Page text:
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the rocket house from the landward side in colour
a view across the marsh , cows grazing and Great Eye on the sky-line with the Rocket House a silhouette The Folly of Onesiphorus Randall
 lord of the manor of Salthouse 

A member of the public, writing to the paper in 1922, says:

"The familiar square-built stone house standing alone on the beach at Salthouse has been responsible for numerous questions as to its origin, and so many enquiries have been made regarding its association with smugglers and such romantic enterprises that one is sorry to destroy the illusion"
He then goes on to tell its 'commonplace history' as he calls it, but the story seems far from commonplace: it began in 1840 when the lord of the manor - a local man who had made a fortune in London as a property developer, built himself a castle on a mound of land called 'Great Eye' right on the beach.

According to Florence Radley of Salthouse,
when she was 80:


"I shouldn't say this perhaps, but -
Randall was very fond of women - that's what that house was built for! It had a big door either end, and he used to drive up in his carriage and round into the house and right through the house with his coach and horses.

"The coach used to stop in the house till he was ready to go then, you see, he had a bridge built on the beach side of the house connecting to a big expanse of grass where the village cows used to go. The sea has covered it over now, but at that time it was big [old maps show it as 'Flat Eye'] and he could drive his horses onto it, sweep round and come back."

post office corner 1940
the west end of Salthouse village c.1935-40, 'post office corner' .
On the sky-line extreme left, 'Great Eye' and the Rocket House
can just be seen. Today they lie under the sea.


Randall's Folly after the BOard of Trade had made it into a Rocket Brigade House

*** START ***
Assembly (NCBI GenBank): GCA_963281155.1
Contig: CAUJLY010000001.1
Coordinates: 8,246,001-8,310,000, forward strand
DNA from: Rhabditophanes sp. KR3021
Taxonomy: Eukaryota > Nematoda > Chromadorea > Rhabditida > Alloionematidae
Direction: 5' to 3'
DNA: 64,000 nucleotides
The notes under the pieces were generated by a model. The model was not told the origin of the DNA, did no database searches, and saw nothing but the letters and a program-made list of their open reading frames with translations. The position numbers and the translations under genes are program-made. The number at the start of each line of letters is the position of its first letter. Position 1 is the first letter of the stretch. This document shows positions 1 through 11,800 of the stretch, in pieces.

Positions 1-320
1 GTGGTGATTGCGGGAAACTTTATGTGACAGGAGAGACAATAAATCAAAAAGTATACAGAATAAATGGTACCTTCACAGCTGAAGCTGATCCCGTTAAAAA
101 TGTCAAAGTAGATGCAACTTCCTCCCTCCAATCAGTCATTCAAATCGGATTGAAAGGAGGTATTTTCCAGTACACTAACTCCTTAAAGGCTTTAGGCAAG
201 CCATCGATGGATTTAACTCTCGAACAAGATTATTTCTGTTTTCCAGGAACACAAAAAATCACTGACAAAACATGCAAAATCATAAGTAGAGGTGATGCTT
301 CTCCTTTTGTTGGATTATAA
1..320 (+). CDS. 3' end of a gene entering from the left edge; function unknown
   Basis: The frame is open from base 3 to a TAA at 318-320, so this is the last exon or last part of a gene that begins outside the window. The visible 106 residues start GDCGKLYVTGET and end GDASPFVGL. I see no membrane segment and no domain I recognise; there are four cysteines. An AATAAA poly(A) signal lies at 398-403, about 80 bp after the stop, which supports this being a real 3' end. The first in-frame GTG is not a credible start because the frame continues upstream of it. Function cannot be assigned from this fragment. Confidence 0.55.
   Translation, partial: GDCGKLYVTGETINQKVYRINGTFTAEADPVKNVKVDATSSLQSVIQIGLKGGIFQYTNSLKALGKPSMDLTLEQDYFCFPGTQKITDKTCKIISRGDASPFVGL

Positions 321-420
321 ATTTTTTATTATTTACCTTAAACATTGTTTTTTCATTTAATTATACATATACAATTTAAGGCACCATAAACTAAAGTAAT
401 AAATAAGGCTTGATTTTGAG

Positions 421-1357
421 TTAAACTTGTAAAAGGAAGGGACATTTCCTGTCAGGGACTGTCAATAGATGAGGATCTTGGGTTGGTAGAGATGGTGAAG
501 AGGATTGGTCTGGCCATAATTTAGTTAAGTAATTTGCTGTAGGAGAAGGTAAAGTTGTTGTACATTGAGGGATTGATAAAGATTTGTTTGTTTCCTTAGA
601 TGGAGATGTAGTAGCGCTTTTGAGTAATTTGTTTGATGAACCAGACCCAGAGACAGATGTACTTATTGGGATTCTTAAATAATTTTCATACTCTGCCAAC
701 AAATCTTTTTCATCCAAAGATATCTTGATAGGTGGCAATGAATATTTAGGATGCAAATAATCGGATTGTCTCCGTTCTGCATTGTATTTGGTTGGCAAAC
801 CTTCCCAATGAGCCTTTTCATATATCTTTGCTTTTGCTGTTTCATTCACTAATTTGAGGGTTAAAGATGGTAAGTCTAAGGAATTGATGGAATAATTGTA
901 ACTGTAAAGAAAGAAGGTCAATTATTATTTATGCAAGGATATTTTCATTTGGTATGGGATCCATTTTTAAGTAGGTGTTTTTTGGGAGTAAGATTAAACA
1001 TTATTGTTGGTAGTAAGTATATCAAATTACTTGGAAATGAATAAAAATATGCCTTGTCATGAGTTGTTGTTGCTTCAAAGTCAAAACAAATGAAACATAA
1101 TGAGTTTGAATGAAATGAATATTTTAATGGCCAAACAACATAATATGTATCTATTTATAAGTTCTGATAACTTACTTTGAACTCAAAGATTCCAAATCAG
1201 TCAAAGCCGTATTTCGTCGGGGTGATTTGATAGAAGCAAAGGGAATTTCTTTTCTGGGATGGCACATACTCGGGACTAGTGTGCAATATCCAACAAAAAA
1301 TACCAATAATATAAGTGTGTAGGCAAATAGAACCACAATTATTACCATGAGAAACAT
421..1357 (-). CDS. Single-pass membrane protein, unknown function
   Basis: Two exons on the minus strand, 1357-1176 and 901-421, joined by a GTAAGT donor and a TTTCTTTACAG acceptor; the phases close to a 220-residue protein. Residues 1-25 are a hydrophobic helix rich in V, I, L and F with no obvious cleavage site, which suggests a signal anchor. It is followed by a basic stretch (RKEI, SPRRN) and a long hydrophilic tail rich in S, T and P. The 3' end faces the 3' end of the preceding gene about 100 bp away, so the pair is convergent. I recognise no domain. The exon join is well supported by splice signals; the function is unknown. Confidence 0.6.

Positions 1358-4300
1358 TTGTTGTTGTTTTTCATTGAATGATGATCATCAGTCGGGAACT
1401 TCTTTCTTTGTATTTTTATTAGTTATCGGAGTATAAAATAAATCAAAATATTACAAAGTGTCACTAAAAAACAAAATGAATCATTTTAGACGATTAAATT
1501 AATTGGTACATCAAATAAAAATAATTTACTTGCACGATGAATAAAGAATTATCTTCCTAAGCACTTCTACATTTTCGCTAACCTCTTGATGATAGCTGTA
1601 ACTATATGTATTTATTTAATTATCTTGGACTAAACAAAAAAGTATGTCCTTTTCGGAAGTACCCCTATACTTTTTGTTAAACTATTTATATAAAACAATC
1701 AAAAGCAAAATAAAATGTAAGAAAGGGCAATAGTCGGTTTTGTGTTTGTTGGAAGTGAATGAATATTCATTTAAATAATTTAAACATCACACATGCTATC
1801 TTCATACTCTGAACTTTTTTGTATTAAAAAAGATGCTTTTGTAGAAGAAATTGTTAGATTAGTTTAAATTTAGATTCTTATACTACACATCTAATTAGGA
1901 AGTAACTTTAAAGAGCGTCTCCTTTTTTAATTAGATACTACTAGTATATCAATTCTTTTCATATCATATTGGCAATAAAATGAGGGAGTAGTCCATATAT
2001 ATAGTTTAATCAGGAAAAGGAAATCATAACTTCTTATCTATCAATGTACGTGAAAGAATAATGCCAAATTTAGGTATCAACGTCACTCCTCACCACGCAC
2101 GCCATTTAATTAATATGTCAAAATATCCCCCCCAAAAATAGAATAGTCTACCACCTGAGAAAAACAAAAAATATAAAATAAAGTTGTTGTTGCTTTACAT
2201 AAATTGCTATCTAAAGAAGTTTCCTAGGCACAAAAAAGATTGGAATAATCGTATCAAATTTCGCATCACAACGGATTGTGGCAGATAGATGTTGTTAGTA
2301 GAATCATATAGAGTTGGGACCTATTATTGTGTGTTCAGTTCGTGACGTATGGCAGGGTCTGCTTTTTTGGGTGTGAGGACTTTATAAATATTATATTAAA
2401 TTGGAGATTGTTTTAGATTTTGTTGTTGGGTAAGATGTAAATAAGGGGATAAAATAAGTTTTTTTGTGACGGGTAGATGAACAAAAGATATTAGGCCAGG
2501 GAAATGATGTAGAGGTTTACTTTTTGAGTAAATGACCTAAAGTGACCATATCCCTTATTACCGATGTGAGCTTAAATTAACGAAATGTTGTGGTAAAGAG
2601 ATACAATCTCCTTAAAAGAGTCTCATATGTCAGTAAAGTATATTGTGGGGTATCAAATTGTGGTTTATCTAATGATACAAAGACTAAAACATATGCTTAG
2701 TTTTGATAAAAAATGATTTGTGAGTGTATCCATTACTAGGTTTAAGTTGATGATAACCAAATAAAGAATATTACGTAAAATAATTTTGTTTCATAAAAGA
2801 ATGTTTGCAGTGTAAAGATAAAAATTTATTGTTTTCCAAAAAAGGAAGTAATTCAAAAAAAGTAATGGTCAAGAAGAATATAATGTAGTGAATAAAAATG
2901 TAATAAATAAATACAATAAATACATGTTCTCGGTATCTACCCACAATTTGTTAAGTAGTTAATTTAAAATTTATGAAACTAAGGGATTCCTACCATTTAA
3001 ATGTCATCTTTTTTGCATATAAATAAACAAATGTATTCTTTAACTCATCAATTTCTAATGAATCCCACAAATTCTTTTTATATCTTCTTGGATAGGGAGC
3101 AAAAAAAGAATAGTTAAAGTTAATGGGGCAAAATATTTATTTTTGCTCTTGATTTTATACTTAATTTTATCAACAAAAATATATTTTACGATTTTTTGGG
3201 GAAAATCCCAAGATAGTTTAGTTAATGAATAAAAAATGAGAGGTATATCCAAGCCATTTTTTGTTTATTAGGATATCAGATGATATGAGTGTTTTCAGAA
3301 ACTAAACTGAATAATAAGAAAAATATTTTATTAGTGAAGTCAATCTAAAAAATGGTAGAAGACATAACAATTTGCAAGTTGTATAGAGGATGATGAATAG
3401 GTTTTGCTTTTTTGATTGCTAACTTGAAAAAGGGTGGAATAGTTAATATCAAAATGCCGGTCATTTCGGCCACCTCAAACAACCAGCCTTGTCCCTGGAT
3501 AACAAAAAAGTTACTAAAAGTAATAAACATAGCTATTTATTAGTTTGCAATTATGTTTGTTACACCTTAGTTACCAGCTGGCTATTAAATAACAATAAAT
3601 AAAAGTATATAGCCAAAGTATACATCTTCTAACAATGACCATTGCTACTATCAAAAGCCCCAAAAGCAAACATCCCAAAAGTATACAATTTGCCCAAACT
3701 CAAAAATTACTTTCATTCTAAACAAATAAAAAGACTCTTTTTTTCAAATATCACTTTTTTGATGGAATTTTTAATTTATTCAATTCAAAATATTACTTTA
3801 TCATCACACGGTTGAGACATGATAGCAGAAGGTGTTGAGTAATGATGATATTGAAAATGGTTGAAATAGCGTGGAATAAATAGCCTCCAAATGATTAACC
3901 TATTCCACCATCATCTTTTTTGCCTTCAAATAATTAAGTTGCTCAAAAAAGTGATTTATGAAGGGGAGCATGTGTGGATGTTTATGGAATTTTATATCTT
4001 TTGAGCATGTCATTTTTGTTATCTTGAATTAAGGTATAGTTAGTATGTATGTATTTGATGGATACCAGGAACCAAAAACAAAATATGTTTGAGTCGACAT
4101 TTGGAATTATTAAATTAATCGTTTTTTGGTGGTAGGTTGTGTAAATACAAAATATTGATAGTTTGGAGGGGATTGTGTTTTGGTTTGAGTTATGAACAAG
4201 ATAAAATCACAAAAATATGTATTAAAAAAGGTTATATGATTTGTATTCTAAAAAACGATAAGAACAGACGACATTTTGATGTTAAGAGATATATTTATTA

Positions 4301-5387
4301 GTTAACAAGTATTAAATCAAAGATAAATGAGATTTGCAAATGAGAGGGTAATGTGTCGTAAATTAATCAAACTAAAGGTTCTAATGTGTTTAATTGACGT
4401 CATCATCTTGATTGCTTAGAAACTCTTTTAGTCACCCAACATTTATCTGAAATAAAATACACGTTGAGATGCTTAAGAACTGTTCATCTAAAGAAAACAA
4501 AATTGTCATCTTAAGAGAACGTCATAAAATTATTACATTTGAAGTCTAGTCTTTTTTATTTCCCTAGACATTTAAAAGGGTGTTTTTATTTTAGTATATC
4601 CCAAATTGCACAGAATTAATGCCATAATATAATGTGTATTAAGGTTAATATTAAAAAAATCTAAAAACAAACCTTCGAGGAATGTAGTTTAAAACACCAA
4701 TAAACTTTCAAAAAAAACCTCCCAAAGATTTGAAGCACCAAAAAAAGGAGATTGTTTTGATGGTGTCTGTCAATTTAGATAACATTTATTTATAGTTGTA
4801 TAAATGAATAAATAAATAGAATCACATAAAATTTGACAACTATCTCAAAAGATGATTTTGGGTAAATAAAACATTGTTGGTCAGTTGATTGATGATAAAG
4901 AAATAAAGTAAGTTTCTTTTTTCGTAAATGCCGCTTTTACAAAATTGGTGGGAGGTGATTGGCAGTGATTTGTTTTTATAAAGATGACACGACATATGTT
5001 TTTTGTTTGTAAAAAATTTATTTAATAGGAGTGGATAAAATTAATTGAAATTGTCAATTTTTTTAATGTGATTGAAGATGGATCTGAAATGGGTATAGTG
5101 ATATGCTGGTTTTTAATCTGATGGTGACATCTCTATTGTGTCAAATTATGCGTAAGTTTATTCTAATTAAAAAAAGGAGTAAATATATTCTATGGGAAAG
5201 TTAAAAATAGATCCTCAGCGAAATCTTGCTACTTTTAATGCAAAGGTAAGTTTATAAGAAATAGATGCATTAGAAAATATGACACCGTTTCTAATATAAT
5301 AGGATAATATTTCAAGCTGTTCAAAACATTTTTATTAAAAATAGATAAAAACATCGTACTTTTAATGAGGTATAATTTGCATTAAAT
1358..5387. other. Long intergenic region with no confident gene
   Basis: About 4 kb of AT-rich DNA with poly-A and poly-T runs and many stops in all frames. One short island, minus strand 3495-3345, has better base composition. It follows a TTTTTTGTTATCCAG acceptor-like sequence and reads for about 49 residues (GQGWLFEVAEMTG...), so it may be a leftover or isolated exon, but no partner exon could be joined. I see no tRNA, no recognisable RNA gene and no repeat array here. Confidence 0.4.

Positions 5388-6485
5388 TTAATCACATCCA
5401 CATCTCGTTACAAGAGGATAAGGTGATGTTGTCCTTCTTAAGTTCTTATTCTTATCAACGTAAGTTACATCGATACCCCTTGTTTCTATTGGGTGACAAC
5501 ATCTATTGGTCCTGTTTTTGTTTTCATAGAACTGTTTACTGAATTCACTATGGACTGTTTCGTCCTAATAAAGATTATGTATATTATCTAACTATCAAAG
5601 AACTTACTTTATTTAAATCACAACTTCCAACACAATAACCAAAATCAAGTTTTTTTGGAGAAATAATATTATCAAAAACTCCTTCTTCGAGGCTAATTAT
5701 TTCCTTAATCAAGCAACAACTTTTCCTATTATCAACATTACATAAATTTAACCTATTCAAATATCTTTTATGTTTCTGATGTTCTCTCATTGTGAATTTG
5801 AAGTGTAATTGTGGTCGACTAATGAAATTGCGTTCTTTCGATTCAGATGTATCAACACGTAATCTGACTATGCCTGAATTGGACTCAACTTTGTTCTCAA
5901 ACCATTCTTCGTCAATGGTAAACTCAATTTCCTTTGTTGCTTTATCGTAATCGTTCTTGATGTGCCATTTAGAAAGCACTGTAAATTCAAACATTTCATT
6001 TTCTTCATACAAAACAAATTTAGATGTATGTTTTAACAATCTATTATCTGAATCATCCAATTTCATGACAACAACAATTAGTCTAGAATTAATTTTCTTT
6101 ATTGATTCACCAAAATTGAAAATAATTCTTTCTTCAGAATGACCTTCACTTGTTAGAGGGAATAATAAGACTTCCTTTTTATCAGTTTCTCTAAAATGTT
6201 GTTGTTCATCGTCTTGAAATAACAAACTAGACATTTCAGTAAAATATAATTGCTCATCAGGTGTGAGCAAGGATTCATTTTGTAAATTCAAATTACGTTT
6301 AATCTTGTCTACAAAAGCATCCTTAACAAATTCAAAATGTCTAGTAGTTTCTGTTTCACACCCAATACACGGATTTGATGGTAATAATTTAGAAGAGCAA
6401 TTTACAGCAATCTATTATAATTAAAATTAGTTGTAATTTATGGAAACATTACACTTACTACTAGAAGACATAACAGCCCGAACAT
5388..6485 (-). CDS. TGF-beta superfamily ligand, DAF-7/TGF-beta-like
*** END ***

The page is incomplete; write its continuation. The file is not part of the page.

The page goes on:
Above: The rocket gun in front of the house. The great doors which Randall drove his coach and horses through, now house the life-saving gear.

The Rocket Apparatus
Florence's father was a member of the rocket brigade:

"When Randall died, the Board of Trade bought the house. They had a life-saving brigade in the village, and a rocket cart and all the apparatus on, and that was lodged in that house so it became known as the Rocket House.

"There were so many men in the village in the brigade and my father was one of them. They were wooden ships and they often used to come ashore and the men would have to go and rescue the people - or try to. He wore a cork life-jacket , my father, and he used to have to go down into the sea and bring the people through the water. I remember the last time he went, the captain's little girl was on the ship and he brought the little girl through the water and he said her hair floated on top of the water. They were alive - they rescued them"


Next Page for a first-hand account of Salthouse men saving people off a ship, experienced by Jimmy High when he was a boy in the 1890s

This interesting little picture (above) shows the ramshackle bungalow/hut, made from an old motor bus, which stood on the marsh exactly where the old mill had stood, getting beaten up by flood water - but which flood would it be?

It was constructed by Mr and Mrs Brittain from Sheffield. Jasper Woodhouse now aged 84, can remember it arriving on a lorry in the 1930s. Behind it, the Rocket House can be seen on Great Eye. The picture below is of the holiday hut (known as Millmarsh bungalow) in better days! The pictures on the right are of the 1938 flood. The water is much deeper but the curious house doesn't look as beaten-up, as it does in the picture above. Perhaps it broke up as the waters subsided, or perhaps the above picture was taken during the 1947 flood.

When it fell to pieces in the early 1920s, the Board of Trade had put the Rocket House up for sale and the Brittains became the owners of it. It was then no longer a Rocket Brigade House, but the name 'Rocket House' stuck until in 1937 the Joplings bought it and named it 'Great Eye Folly'.


From the east 1938

1938 again

Mill drift with the coast road in the foreground and the millmarsh bungalow in the place of the mill on the left c 1936

These photos all belong to the Haylock collection - some taken by Fred Haylock post master, and sold as postcards in the shop, and some, like the one above, are snaps taken by Madge Haylock.